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I've set up my 1st person narrator as a particular type of character. She's the type of person who sits next you on a bus or a train. You make the mistake of being polite and exchange pleasantries. She then believes you and her are new 'besties' and proceeds to tell you her entire life story (including all the inappropriate bits).

This technique lends itself to the (do, while) method. e.g the character can be telling you the story whilst getting dressed for work. The getting dressed can take several chapters.

The fourth aspect is highlighted in a particular scene.

The character is having sex with her boyfriend. At the same time she's telling you (the reader)about her visit to the dermatologist. Her boyfriend notices she's distracted (because she's talking to you). He accuses her seeing somebody else - a huge argument ensues.

  • Does this style of story-telling off-putting?
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    Well, for what it's worth. I like the sound of this. I've read stuff like it before, and it can be brilliant if done well (thought it has to be done well, I think, if it isn't to be jarring). That said, this question is way, way too subjective, and I don't think it's on-topic for this site. See: writers.stackexchange.com/help/on-topic. May 19 '17 at 10:47
  • I had a quick look . . . and whilst the the question may not be run-of-the-mill I believe it to be within the range. I agree the question is aimed more at readers and is more of a poll than a question. Some readers cannot abide to be taken out of the story.
    – Surtsey
    May 19 '17 at 10:57
  • Yeah, unfortunately this is a Your Mileage May Vary question. It might work, it might not, but there's no blanket rule, and no Official Answer we could give. May 19 '17 at 11:10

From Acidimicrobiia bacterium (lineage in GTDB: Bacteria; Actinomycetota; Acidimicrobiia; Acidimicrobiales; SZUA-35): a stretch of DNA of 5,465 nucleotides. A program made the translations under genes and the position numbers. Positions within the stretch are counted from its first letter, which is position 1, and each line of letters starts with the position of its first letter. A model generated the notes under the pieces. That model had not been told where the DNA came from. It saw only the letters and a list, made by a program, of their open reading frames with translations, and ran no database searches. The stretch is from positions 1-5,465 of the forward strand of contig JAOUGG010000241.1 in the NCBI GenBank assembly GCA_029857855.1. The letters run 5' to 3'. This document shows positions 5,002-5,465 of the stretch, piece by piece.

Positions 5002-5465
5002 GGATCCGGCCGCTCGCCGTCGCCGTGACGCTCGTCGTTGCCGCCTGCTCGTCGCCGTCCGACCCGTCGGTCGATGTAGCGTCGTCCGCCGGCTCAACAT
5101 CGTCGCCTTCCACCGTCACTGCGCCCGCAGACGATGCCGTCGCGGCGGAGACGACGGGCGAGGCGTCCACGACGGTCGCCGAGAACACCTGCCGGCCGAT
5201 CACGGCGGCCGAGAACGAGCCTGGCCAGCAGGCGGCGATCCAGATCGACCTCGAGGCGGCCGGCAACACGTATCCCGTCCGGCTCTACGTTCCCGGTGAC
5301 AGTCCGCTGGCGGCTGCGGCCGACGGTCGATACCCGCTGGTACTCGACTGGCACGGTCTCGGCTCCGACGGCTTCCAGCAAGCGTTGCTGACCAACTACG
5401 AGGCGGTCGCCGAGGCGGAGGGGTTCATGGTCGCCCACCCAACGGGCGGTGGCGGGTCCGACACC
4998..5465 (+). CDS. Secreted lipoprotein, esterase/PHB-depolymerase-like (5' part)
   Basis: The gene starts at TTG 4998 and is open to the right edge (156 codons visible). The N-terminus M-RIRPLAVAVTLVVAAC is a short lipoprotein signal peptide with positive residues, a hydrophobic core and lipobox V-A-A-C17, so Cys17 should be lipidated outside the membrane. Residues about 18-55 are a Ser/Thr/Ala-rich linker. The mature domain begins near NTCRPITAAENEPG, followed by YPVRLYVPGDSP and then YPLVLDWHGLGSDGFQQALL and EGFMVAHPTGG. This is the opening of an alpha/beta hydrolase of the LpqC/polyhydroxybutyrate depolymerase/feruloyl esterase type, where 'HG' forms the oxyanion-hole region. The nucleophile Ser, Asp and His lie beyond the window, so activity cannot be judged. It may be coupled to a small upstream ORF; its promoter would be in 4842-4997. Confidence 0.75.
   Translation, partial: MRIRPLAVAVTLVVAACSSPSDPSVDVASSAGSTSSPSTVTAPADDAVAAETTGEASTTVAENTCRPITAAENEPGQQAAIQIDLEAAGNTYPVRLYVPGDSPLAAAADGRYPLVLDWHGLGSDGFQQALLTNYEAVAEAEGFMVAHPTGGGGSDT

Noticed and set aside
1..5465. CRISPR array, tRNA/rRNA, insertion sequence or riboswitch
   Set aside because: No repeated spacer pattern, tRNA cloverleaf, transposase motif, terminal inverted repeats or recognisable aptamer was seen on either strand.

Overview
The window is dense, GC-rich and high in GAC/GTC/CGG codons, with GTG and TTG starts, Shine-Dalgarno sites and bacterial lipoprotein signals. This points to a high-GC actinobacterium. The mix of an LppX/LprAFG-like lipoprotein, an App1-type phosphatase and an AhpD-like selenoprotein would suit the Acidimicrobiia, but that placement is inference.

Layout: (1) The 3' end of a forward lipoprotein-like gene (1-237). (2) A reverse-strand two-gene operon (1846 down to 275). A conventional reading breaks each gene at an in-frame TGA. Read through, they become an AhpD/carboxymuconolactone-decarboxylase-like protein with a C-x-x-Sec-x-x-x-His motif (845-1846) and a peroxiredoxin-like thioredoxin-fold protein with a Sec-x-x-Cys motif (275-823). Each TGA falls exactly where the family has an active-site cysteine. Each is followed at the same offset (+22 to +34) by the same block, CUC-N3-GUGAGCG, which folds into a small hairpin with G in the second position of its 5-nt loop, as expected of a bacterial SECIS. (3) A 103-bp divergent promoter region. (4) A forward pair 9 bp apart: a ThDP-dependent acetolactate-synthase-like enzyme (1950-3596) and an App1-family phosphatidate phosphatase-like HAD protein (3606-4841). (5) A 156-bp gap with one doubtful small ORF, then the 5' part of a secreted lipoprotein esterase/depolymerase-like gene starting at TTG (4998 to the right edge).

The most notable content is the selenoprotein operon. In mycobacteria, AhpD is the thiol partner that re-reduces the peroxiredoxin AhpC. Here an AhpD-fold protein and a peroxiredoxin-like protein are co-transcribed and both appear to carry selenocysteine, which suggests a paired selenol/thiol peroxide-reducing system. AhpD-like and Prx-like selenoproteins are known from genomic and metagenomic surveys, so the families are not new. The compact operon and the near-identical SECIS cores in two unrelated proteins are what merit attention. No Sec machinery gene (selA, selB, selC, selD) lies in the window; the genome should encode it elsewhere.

• Yeah, my issue is that this is a poll rather than a directly answerable question. I say I like it, someone else says 'no, never do that', another person says 'well you can, but you'll alienate such and such group of readers and is it really worth it?', etc. No one of these answers is any better (at least, as a direct answer to your question) than any other. May 19 '17 at 11:22
  • If you ask how to avoid alienating readers while writing something like this, there might be an answerable question in there. Asking about existing fourth-wall-breaking fiction and the techniques it uses to keep readers engaged might also be on topic. Like I said, I like your concept, so I want this question to stay, I just think it needs to change emphasis a little. May 19 '17 at 11:28
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Is this style of storytelling offputting? Yes. All styles of storytelling are offputting to somebody. For a given technique, there will be people who just plain don't like it, and won't be swayed. If you're planning to use the technique regardless, there's little point worrying about these people. If you want to please these people (i.e. attract these people as readers) and use this technique, you'll have to decide what you care about more, and make a choice.

A lot of people, however, keep a somewhat open mind about such things. They'll be willing to accept an unusual technique as long as it's worth their while, and especially if it feels like there's a reason for it. If the technique you use feels integral to the story, and helps to communicate things which would be less efficiently communicated without it, then it will feel in-some-way natural regardless of whether the reader is used to it. Even if it isn't integral to the story, if it's enough fun to read, that might not matter for a lot of people.

As for whether you should use it, that's up to you. It depends on your personal goals, preferences and preoccupations.

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